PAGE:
(This is a writing piece I composed 9 months ago. Yes, it’s a little dated, but I still felt the need to share my experience of what I saw).

Thursday, January 9th 2014

My visit to the Museum of Modern Arts and Design was something out of the ordinary. I guess it’s due to the fact that I don’t usually choose to visit a Museum as one of my daily activities. The only moments I recall feeling amused by the thought of attending a Museum of any sort was in elementary school and high school. Museums were field trips, which meant: no long school hours, boring teachers, and annoying assignments.

As a NY Native I have never realized how much I can and should take advantage of the numerous free activities and facilities the great big apple has to offer. You would think I’d be knowledgeable, even up to date on all the FREE activities and places.  Unfortunately I’m not.

Well during my winter break, after weeks of lounging around my apartment lazily and inheriting couch potato habits I decided to surf the web for some free activities. I was amazed at the lists of places and days that are free and open to the general public. I browsed web pages excitedly and clicked numerous museum options. Of course I only chose one’s that sparked my interest and the Museum of Modern Arts and Design seemed interesting.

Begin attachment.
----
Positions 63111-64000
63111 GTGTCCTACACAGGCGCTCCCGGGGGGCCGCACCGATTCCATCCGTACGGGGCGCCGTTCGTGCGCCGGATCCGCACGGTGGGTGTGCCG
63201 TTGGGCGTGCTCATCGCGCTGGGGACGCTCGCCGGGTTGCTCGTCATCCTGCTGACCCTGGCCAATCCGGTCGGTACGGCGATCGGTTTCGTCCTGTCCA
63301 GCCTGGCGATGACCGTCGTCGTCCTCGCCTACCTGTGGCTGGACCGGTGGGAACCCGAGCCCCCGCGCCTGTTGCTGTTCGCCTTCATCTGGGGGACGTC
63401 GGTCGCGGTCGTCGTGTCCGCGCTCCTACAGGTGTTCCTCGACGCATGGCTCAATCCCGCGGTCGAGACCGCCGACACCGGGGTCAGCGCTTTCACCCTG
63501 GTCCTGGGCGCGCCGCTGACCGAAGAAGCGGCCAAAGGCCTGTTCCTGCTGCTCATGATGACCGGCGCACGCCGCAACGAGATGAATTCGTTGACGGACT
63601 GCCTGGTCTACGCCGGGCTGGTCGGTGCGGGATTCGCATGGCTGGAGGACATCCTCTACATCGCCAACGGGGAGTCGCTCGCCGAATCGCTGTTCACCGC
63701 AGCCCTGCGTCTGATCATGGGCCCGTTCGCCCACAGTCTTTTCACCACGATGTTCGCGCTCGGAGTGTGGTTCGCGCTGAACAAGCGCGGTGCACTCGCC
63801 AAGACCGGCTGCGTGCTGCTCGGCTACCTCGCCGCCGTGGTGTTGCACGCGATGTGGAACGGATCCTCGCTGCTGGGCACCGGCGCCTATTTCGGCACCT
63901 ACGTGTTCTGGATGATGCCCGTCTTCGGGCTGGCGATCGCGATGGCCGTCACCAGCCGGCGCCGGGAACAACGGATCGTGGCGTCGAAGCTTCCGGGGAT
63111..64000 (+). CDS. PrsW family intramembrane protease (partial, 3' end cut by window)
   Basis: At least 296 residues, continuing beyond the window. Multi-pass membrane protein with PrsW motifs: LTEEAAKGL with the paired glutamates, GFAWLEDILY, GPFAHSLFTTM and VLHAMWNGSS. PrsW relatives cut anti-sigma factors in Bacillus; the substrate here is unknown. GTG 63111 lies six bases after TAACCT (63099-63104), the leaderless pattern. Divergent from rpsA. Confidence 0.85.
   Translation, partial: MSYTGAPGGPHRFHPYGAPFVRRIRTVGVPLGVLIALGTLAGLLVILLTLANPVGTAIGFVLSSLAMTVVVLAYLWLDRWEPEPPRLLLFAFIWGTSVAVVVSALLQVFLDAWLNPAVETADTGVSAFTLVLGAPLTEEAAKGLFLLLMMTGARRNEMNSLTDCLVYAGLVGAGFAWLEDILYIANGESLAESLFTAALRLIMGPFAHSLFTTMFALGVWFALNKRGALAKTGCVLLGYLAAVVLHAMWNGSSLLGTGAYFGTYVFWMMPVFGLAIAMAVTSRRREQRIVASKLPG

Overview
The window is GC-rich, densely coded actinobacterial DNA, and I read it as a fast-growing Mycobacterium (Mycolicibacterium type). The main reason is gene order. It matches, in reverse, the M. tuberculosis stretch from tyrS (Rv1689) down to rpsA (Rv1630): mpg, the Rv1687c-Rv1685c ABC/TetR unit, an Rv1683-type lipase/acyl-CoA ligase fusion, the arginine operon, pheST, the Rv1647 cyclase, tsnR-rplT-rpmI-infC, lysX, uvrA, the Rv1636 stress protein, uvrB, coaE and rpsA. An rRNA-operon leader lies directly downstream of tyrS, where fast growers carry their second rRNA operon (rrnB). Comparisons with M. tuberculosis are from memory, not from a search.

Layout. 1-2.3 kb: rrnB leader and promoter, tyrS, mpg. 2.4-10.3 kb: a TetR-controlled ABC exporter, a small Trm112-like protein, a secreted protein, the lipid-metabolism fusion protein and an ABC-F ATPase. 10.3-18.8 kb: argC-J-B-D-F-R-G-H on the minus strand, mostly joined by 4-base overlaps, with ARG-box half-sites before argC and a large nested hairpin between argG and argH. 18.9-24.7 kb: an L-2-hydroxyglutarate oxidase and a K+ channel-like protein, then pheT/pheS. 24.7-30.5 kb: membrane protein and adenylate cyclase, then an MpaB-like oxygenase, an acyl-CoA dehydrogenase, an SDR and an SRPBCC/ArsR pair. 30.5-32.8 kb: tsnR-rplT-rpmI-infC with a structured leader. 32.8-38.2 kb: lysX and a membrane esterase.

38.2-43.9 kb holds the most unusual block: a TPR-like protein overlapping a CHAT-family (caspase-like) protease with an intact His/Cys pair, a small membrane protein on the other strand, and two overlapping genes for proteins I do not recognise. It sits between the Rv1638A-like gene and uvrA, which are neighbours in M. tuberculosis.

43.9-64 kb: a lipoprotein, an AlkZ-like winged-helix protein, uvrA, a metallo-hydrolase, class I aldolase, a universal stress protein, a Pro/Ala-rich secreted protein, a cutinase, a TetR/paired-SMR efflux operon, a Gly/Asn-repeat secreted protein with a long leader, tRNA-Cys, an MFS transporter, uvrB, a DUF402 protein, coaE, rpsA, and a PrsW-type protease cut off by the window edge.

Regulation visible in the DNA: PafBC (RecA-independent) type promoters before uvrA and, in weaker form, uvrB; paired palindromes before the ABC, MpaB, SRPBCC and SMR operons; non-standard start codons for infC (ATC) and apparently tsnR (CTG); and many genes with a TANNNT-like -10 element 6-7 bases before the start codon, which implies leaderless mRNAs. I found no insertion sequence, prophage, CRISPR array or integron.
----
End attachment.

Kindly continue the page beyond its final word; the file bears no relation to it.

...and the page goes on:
After walking around, going from floor to floor exploring the gallery, I found one particular piece that was disturbing, eerie, strange, frightening, and a little heart stopping. It’s a little unbelievable to even think that one sculpture could conjure so many emotions all at once.

Simonsson’s “Untitled” sculpture had me in awe and I was so curious to find out more.  I carefully analyzed the three white wide- eyed porcelain figures. I silently hoped and thought they would move out of their statuesque pose to ask me why I was staring so hard. This piece was strange but so real!  There were two children, a young boy and girl kneeling with the hands clasped together and a young girl standing before them with a gun behind her back.

It looked as if the children were playing a cruel game of some sort. The two children kneeling before her appeared as if they were begging for their lives. This piece stopped my heart and had me shocked because of how much it resonates with our cruel society. Each and everyday children are bullied, kidnapped, abused, murdered, and raped.  The lack of censorship on social media, vulgar television shows and violent video games are encouraging children to become aggressive.

Simonsson’s “Untitled” piece brought unpleasant images to my mind. I thought of the innocent young children who lost their lives at Sandy hook, mass killing in Columbine, suicide victims, and kids who are bullied and mistreated. Automatically I began seeing the similarities of Rich Tomasello’s “Innocence Lost” exhibit. Although, Tomasello’s work displayed an array (toys, backpacks, and drawings ) of violent influences on children; Simonsson’s  exhibit said it all, in just one sculpture.


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